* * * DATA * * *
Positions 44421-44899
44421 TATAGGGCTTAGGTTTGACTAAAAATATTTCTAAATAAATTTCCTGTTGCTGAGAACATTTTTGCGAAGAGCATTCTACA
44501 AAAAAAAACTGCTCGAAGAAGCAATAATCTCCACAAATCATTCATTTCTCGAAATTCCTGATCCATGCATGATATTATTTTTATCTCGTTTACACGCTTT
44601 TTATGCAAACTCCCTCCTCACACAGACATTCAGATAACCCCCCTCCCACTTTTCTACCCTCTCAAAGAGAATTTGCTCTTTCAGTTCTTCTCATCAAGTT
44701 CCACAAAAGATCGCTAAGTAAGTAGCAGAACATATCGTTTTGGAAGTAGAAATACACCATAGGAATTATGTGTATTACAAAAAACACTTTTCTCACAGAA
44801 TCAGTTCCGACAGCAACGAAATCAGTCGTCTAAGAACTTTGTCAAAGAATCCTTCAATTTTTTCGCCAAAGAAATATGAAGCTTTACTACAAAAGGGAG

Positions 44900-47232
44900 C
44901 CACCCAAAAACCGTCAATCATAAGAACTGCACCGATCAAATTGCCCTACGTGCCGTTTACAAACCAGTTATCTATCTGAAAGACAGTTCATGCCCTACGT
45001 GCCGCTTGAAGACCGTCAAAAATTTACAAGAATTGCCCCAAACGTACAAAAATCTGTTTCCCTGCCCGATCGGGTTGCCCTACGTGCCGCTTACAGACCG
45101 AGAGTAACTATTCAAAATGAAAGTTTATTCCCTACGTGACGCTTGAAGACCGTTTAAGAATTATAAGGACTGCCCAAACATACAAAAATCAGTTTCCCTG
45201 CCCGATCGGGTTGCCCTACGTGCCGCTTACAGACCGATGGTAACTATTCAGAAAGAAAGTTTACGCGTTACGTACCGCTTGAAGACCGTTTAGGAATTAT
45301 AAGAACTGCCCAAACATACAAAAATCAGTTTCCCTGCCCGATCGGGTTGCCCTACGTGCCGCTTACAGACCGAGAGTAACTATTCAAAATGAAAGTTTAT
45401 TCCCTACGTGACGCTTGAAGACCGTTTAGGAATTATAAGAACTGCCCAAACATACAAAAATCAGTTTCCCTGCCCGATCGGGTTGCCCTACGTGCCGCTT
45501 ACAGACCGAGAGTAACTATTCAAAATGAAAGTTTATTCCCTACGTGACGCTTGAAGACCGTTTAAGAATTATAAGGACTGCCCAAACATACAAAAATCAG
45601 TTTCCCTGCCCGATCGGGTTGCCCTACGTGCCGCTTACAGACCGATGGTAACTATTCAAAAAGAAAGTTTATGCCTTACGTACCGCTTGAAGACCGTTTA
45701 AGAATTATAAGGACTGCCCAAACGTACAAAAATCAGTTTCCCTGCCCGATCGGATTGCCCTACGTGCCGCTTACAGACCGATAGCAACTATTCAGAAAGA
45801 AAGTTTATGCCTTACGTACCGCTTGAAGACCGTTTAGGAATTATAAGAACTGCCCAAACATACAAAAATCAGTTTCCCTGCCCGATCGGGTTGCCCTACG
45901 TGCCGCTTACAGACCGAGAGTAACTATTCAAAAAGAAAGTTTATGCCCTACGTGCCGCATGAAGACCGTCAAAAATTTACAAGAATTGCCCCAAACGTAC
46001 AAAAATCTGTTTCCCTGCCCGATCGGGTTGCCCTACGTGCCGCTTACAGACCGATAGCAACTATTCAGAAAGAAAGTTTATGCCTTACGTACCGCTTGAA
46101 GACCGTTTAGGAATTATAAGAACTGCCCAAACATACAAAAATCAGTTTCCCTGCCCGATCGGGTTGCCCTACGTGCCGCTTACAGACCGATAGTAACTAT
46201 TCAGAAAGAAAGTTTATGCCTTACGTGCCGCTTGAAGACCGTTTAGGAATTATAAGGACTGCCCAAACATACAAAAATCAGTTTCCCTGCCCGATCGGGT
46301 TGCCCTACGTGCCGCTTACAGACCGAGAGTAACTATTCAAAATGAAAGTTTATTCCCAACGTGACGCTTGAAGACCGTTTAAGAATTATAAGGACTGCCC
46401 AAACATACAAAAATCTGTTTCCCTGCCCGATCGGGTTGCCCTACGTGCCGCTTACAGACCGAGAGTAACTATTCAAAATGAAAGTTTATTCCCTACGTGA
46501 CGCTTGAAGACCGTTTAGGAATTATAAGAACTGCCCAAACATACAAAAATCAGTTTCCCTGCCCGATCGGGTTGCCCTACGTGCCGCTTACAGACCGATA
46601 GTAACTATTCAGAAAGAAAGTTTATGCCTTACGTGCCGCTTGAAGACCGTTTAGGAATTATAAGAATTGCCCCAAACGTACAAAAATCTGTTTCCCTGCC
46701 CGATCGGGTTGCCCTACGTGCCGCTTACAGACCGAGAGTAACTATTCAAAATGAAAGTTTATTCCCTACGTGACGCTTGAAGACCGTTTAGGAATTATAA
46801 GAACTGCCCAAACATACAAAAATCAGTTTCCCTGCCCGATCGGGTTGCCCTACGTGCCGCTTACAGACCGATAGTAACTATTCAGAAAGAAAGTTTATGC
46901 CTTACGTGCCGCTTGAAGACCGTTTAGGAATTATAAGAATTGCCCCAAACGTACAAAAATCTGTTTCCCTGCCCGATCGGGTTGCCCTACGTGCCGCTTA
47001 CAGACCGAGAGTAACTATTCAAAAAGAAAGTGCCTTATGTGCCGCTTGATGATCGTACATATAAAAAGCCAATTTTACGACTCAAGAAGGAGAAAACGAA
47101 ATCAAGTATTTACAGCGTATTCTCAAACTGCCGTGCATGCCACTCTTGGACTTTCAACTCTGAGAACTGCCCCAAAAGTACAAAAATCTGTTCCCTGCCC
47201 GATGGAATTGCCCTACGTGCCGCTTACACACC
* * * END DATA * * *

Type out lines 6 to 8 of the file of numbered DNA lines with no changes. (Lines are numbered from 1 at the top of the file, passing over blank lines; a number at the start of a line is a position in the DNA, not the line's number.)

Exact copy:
44801 TCAGTTCCGACAGCAACGAAATCAGTCGTCTAAGAACTTTGTCAAAGAATCCTTCAATTTTTTCGCCAAAGAAATATGAAGCTTTACTACAAAAGGGAG

Positions 44900-47232
44900 C